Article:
NEW YORK — Capsule Gallery will present a curated auction of Modern, Postwar and Contemporary Art on Thursday, June 13, starting a 12:30 p.m. Eastern time. Capsule’s 148-lot sale features impressive works from the estate of Ines Bausili, who with her husband Andres, collected several prominent European artists, notably Pierre Alechinsky, Serge Poliakoff and Hans Hartung. Bid absentee or live online through LiveAuctioneers.
The collection features three fresh-to-market works by Pierre Alechinsky.
Executed in 1978, L’Oreille interne (above) is a masterful example of the artist’s spontaneous and calligraphic style. The complex organic forms in this painting are derived from the language of CoBrA, diametrically opposed to the rigidity of De Stijl and rooted in the rawness of Art Brut.
Practicing “total opposition to the calculations of cold abstraction, … and to all forms of division between free thought and the action of painting freely,” Alechinsky captures emotion and subjective experience through bold choices of color and abstraction. The dominant yellow is given shape by fluid black brushstrokes and stern green undertones, creating an array of sensual forms, as well as a sense of depth through negative space.
Lot 10, Composition No. C (below) by Serge Poliakoff, is registered in the Archives Serge Poliakoff #852026.
The 13th of 14 children and a strict Russian Orthodox, Poliakoff’s piety and former musical ambitions play essential themes in his work. He once said a painting needs to “bespeak the love of God … if you want to get the big music in.”
In 1952, the year Composition No. C was created, Poliakoff put aside his dreams of a career in music and embraced his calling as a visual artist. This dedication culminated in a solo exhibition at the Circle and Square Gallery in New York. Composition No. C features bold hues that bounce off each other at their intersections, showing off Poliakoff ’s mastery of color. Playfully, he interlocks jigsaw-like puzzle blocks that subtly imply the form of the cross, an allusion to his faith. A powerful work, the gouache mutes the tones with a washed transparency, allowing the viewer to visualize the movement of each brush stroke.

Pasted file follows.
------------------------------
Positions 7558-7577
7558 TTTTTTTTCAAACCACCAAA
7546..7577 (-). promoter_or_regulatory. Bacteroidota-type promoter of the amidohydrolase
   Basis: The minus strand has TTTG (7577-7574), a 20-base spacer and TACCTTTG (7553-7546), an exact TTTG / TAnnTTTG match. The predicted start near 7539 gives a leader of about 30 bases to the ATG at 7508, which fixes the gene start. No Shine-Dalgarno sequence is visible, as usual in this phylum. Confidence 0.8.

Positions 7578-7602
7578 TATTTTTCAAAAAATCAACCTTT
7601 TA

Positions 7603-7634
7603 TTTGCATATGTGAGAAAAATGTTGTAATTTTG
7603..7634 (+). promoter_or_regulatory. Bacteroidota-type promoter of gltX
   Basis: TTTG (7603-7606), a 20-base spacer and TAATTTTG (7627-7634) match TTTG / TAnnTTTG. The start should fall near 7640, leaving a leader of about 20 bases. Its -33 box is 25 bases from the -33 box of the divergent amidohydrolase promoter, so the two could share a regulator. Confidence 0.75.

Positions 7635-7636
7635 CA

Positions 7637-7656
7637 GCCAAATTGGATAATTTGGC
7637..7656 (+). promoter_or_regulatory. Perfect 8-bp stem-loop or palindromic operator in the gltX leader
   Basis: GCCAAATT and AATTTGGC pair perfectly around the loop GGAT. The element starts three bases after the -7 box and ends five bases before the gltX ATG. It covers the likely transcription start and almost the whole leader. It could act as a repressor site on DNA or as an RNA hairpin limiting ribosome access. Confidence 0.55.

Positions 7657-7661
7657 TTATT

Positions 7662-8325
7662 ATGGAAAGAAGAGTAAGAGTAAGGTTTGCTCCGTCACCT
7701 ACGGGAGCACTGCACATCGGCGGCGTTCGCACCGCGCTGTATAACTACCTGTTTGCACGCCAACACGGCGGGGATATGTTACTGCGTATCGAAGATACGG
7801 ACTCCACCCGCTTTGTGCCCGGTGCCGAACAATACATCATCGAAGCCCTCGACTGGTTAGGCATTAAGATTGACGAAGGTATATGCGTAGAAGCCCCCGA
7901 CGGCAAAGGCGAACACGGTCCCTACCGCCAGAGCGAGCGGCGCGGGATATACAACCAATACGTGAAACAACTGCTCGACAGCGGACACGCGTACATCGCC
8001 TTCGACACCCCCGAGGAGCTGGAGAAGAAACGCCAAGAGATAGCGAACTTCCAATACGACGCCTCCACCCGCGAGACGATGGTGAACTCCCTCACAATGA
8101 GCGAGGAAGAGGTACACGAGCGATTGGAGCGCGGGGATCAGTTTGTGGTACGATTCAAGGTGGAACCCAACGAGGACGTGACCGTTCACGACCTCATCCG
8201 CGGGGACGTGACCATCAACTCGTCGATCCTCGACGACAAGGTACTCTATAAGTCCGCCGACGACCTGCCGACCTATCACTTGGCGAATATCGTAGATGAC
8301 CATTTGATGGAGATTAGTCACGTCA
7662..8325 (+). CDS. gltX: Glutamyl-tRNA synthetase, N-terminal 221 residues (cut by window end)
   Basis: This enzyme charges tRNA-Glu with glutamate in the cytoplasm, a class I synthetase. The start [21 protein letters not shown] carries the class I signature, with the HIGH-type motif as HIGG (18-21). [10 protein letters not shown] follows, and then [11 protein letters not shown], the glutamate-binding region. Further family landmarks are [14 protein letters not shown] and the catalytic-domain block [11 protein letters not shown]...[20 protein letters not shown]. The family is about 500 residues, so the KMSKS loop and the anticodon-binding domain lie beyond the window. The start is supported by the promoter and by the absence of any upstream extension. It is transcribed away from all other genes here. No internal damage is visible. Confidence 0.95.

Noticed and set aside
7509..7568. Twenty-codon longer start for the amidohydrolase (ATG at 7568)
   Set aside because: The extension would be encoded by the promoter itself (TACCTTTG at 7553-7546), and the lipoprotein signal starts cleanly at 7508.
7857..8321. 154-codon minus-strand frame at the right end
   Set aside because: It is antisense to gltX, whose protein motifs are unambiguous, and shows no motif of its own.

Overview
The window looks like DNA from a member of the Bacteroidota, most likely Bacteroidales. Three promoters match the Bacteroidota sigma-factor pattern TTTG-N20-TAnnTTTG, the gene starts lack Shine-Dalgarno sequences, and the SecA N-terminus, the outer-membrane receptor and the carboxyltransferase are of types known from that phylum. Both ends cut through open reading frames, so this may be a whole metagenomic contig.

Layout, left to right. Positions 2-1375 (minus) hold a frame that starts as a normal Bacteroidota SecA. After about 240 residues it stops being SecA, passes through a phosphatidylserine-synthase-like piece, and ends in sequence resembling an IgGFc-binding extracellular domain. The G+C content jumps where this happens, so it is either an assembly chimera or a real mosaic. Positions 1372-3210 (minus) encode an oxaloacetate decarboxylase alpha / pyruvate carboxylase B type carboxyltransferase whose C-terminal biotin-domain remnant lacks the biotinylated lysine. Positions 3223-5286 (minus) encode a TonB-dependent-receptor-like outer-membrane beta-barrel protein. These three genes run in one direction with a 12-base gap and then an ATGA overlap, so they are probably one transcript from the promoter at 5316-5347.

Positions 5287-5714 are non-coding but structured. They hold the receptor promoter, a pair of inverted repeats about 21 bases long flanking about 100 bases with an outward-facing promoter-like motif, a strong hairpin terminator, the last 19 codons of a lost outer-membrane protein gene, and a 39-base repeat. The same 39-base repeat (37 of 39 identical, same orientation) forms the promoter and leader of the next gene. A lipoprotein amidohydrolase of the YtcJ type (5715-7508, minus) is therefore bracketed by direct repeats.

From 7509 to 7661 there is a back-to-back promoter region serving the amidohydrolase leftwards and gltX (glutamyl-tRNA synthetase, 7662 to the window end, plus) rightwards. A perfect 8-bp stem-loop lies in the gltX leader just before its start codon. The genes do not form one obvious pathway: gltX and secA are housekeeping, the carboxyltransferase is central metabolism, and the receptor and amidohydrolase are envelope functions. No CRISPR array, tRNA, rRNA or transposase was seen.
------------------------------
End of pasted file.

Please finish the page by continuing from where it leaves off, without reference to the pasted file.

Also from the Bausili collection, Capsule is offering two works on paper by Hans Hartung.
Hartung created Abstract Composition (Lot 19) in 1947, the same year of his first solo exhibition. This early work combines implied representational elements with vague layers of black and spontaneous patches of color. Hartung’s processes of chance and manipulation are both evident and playfully intertwine. The dramatic result seems natural for an artist who had described his painting practice as an “act on the canvas.”
Hartung’s lines continue to gain fluidness throughout his career. Configurations of long rhythmical brushstrokes became more technically formal, and his gestural paintings, once characterized by an impulsive delivery of expression, had blossomed into a layered chiaroscuro. In Lot 20, P 1970 A. 17 (below), Hartung’s later process is visible, his approach has been stripped-down, become more intentional, and gesture gives way to liquid motion.
These works are listed in the Hartung Bergman Foundation archives and will be included in the forthcoming catalogue raisonné.
Capsule’s Modern, Postwar and Contemporary Art Auction includes unique works by many notable artists including Michael Lowe, Robert Natkin, Jean Michel Folón, Steve DiBenedetto, Herman Cherry, Abraham Rattner, Russell Young, Jake Berthot, Mark Sheinkman and a large signed edition of APOLLO – 11, 9:32 A. M. 7-16-69 by Hiro.
Hiro, the veteran Harper’s Bazaar staff photographer, had been immediately fascinated by the Apollo 11 launch and was determined to capture it on film. The magazine’s editors, not seeing the direct connection to fashion, passed on his pitch, and Hiro instead realized his vision as a personal project.
To Hiro, the first mission to the moon was “the culmination of human energy” and, focusing on that energy, he captured the lift-off on infrared film, which gave the work what he described as “an eerie quality, a surreal ambiance.” The result would become one of his favorite images of all time. Seeing the power of the photograph, the editors reconsidered their earlier position and Harper’s Bazaar published this piece as an editorial page, titled One Giant Leap, in September 1969.
For details contact Capsule Gallery at 212-353-2277 or firstname.lastname@example.org.